You guys! Elon Musk says his intentions are really pure and selfless in deciding to buy Twitter for $44 billion and take it private, and he's doing this "to help humanity, whom I love."

It's Thursday, October 27, 2022. We're in the thick of Scorpio Season and Spooky Season all at once. And Elon Musk is, for real this time, taking over as primary shareholder and (apparently?) CEO of Twitter. He's changed his Twitter bio to say "Chief Twit," so it must be happening.

The deal is supposed to officially close Friday, and Musk marched into Twitter's mid-Market offices in San Francisco on Wednesday carrying a porcelain — all so he could make the meme-inspired dad joke, "Let that sink in!"

Oh, to have money to burn and 110 million followers hanging on your every word and meme.

On Thursday morning, Musk posted what is, for him, a novel of a tweet — an open letter of sorts to advertisers trying to assure them that he isn't trying to break what isn't broken and he not, contrary to some rumors, looking to remove advertising from the platform altogether.

"Low relevancy ads are spam, but highly relevant ads are actually content!" Musk writes, surely inspiring some eyerolls in the advertising and marketing spheres.

Obviously it would be financial suicide to buy a platform as big as Twitter and set fire to its main source of revenue at this point, and Musk seems to want advertisers to know that he's not that dumb.

But as many pundits have pointed out at this point, being a power user of Twitter, as Musk is — and one could argue that his own addiction to and popularity on the platform was likely a primary driver behind this acquisition — does not make you necessarily well suited to managing and running such a platform. And Musk's notions about "freedom of speech" and content mediation seem to reflect an understanding of such topics, vis a vis social media, that's about ten years out of date.

Twitter tried being a free-for-all, and it didn't work so well. They've since tried having some rules about what you can not do on the platform, and cracked down on people who abuse it in the interest of, say destroying democracy, and it works maybe a little bit better but it's still a lot of chaos.

Musk addresses this somewhat in his mini open letter, implying that he intends to remove some guardrails but perhaps also allow plenty of customization and segmentation options within Twitter, so that users who want to remove themselves from the fray can do so, and just look at cat memes.

Musk reiterates that he bought Twitter to preserve it as a "digital town square" where all sides of an issue can have "dialogue," in contrast to "traditional media" which has come to cater more and more to the "polarized extremes" of far left and far right, and the similar splintering of some social media in similar directions.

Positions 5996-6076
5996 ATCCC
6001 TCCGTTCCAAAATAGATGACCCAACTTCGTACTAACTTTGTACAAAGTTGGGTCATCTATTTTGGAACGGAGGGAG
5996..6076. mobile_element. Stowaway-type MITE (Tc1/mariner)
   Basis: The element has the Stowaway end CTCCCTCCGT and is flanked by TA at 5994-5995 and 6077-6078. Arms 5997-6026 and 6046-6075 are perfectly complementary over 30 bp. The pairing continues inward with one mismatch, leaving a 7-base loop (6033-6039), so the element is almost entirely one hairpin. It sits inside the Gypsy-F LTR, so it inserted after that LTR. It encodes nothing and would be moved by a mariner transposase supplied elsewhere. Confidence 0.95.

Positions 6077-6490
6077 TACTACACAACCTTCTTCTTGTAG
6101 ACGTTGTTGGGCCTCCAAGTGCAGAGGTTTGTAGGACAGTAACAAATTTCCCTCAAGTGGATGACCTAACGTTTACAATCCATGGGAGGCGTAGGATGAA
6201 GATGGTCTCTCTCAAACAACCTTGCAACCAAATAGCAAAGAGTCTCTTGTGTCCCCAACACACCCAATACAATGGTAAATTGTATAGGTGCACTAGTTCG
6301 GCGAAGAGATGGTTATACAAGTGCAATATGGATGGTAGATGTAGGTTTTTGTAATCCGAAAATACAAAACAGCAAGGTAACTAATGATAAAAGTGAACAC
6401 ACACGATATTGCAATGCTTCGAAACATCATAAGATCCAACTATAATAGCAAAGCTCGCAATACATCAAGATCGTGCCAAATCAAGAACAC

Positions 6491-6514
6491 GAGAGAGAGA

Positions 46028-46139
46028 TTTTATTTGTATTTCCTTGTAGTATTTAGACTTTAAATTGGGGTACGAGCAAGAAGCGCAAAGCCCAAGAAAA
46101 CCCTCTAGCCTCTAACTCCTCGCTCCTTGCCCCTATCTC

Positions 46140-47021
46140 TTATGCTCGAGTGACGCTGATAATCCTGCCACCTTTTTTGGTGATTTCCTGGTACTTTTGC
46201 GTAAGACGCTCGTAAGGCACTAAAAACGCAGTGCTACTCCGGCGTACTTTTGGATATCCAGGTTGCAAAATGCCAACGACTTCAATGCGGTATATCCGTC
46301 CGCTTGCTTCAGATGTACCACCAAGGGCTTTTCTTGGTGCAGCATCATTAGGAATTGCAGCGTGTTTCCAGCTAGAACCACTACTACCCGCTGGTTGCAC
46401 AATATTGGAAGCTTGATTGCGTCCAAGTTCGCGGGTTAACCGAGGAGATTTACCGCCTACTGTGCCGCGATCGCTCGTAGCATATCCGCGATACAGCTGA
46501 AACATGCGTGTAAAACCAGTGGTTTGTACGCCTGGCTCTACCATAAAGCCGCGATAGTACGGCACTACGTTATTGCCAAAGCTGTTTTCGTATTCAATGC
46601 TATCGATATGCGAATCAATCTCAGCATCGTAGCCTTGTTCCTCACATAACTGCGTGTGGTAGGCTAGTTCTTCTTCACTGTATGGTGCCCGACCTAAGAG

"That is why I bought Twitter. I didn't do it because it would be easy. I didn't do it to make more money. I did it to try to help with humanity, whom I love," Musk writes, inspiring immediate skepticism given that earnestness/sincerity has never been his strong suit. "That said, Twitter obviously can't become a free-for-all hellscape, where anything can be said with no consequences!" Musk writes, likely not understanding that removing most guardrails at this point and letting Trump back on will create exactly that in a matter of weeks.

He suggests then that users in the future will be able to "choose your desired experience according to your preferences" — and hopefully that means that people will be able to choose not be doxxed, threatened, and harassed for speaking their mind or just being in a minority that someone else hates.

If Musk does go through with significant layoffs at the company, especially in departments that think through and handle some of these issues — to the minimal extent that the company has even been able to handle these issues since they were first raised over a decade ago — it's hard to imagine how Twitter won't return to the hellscape it was not that long ago. Or at the very least devolve into a lot of troll wars.

Remember that time that a kid put up a Twitter bot that tracked the movements of Elon's private jet and he didn't like that? I bet that won't be allowed anymore! I wonder if the bots chasing Russian oligarchs' jets will be taken off Twitter too!

We'll see how all this goes.

Update: Elon Musk's biographer, Walter Isaacson, tweeted a photo of Elon holding court at the coffee bar inside Twitter HQ on Thursday morning.

Previously: Elon Musk Shows Up at Twitter HQ With a Porcelain Sink, Which Is His Way Of Saying He’s Serious About Closing Deal

Top image: A view of Twitter headquarters on October 26, 2022 in San Francisco, California. Elon Musk has reportedly visited Twitter headquarters in San Francisco ahead of the Friday deadline to complete his $44 billion deal to purchase the social media company. (Photo by Justin Sullivan/Getty Images)